Tag: short horror fiction

Toe, Party of One by Aubrie Artiano

You’ve just walked in the door, stripped off your Lycra and turned on the shower when you see it: the toe. Not an ordinary toe; not a toe attached to a foot attached to a leg attached to a body. No. This is a severed toe. Freshly severed. It’s upright and propped against the wall.

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Our Biggest Fears by Bo Chappell

Our Biggest Fears – is my first outing with Bo Chappell and it won’t be my last. Bo Chappel has been able to create a great homage to late 80’s early 90’s slashers and that’s the feeling I got from this book, it’s a quick hack and slash horror fest – including your usual tropes

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Dead and Breakfast by Gary Buller

What I love about Gary Buller and his work is that you never know what you’re going to get. Each journey into his fabulously crafted stories and deranged mind, bring with it apprehension and dread, that the words you are going to read will taint you in some way, and for me, that is the

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Tethered by Ross Jeffery

About a year ago, I was at a book launch in Dublin and a card caught my eye as I was leaving. I had my newborn in the pram with me (I figured she wasn’t sleeping anyway, so she might as well come to a book launch). It was coming up to Mother’s Day, and

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Moonlight, Gunshot, Mallet, Flame by Alicia Hilton

I’ve not read Alicia Hilton’s work before but after this short outing in Demain Publishing’s ‘Short Sharp Shocks!’ series this is something I am going to have to remedy – and double time. Hilton delivers two stunning short stories that are each beautifully woven together, the first, and the title story has us at the

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The Birthday Girl & Other Stories by Christopher Beck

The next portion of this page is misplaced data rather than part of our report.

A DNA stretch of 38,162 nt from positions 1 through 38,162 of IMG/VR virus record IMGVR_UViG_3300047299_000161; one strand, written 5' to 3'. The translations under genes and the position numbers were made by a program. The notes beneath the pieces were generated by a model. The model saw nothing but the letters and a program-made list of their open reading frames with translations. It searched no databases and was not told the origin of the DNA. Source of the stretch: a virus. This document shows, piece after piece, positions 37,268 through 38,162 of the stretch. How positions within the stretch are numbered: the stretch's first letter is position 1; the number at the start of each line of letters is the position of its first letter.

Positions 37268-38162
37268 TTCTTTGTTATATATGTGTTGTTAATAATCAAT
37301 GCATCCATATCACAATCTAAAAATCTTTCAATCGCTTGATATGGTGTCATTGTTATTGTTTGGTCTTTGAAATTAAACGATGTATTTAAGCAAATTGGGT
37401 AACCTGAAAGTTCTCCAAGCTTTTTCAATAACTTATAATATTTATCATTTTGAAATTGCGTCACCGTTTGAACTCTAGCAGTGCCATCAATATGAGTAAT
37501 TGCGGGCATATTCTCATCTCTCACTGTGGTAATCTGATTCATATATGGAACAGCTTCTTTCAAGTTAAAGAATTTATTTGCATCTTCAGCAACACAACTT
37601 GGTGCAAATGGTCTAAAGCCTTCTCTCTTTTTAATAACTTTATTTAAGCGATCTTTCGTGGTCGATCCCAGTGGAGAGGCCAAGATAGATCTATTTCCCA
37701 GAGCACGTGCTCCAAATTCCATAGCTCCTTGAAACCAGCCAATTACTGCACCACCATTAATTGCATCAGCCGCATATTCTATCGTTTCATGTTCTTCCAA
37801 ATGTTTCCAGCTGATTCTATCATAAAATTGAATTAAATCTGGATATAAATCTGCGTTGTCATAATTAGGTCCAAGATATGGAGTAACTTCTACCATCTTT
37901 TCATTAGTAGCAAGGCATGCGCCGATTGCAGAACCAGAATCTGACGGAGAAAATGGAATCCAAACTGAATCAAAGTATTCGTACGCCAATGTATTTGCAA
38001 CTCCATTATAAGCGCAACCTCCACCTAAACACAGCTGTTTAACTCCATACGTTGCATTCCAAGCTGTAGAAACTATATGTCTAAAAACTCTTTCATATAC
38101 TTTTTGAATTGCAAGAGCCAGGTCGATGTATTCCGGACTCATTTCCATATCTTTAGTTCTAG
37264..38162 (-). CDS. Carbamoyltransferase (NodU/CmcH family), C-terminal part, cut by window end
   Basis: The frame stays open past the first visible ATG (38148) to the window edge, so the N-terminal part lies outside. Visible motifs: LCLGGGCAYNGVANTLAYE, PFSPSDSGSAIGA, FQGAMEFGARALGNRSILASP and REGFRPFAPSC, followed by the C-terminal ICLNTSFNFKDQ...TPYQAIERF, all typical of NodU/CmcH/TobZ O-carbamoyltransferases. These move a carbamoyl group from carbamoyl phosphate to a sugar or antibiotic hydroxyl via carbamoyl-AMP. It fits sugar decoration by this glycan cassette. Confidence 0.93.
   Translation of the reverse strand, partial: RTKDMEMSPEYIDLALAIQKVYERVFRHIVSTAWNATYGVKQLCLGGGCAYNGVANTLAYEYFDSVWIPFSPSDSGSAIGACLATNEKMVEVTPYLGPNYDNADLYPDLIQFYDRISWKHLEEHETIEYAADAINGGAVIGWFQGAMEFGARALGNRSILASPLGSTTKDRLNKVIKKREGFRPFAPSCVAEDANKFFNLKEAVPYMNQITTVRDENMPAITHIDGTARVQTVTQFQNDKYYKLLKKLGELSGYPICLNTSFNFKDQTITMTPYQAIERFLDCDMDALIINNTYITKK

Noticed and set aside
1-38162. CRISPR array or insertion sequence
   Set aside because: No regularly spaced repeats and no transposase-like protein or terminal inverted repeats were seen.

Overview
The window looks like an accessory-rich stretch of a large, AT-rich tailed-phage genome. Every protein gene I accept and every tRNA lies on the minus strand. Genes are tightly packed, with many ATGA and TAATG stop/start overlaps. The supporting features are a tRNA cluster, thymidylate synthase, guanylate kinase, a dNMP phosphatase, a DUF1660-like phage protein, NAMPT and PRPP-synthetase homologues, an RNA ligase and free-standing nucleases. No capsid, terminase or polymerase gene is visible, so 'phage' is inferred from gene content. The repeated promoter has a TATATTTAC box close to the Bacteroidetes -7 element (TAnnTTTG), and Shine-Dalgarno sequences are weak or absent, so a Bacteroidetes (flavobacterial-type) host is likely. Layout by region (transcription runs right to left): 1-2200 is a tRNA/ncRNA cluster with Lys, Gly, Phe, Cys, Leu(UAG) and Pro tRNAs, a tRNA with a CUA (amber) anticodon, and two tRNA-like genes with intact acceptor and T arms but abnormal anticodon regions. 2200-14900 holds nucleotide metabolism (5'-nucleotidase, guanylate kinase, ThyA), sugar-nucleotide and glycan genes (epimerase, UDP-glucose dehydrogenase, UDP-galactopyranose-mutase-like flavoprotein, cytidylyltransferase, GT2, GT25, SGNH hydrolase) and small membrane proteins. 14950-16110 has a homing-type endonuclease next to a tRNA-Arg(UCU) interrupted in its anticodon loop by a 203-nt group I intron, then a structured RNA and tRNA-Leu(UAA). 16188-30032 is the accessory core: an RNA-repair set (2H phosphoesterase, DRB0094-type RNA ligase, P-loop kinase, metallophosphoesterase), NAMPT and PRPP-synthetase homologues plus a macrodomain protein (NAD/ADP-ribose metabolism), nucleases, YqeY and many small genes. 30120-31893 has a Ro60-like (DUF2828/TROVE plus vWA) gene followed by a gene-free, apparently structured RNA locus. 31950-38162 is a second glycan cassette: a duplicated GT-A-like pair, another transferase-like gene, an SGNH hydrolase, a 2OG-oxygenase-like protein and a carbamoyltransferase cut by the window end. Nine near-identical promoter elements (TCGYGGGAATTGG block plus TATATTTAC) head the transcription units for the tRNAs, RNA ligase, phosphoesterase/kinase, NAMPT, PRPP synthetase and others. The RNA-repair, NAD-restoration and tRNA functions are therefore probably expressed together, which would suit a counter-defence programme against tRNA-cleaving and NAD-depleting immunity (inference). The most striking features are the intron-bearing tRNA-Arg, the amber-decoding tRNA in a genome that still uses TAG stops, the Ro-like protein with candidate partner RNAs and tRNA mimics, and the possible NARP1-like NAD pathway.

Christopher Beck gives birth to three different variations of horror within this short collection of his work, with many different tropes of the horror genre – first we have a tale steeped in an eeriness that as a reader we are unsure of the intentions of our protagonist, the second we see life in all

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Lost Voices by Various

Lost Voices was a real treasure to discover and read. Every story that I read just made me a prisoner and I knew I was suffering from Stockholm Syndrome as I never wanted to leave its pages. From the front-page cover to the last page of this book, I felt at home. The  cover image

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Things We Say In The Dark by Kirsty Logan

Kirsty Logan has, with Things We Say In The Dark astutely given a voice to the fears, anxieties and troublesome ideas that we so often utter in the silence of the darkness, what we scream into the void when we believe no one is watching or listening (many of these stories focusing on women and their fears).

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Richard Thomas – Storyville Studio

Q – Storyville Studio has officially launched. Congratulations! So, you’ve been editing and offering writing classes for a long time, and have edited some outstanding authors. What differentiates Storyville from the work you’ve done previously? RT – Thanks for having me! You guys are doing great work. Well, I wanted to have a dedicated place

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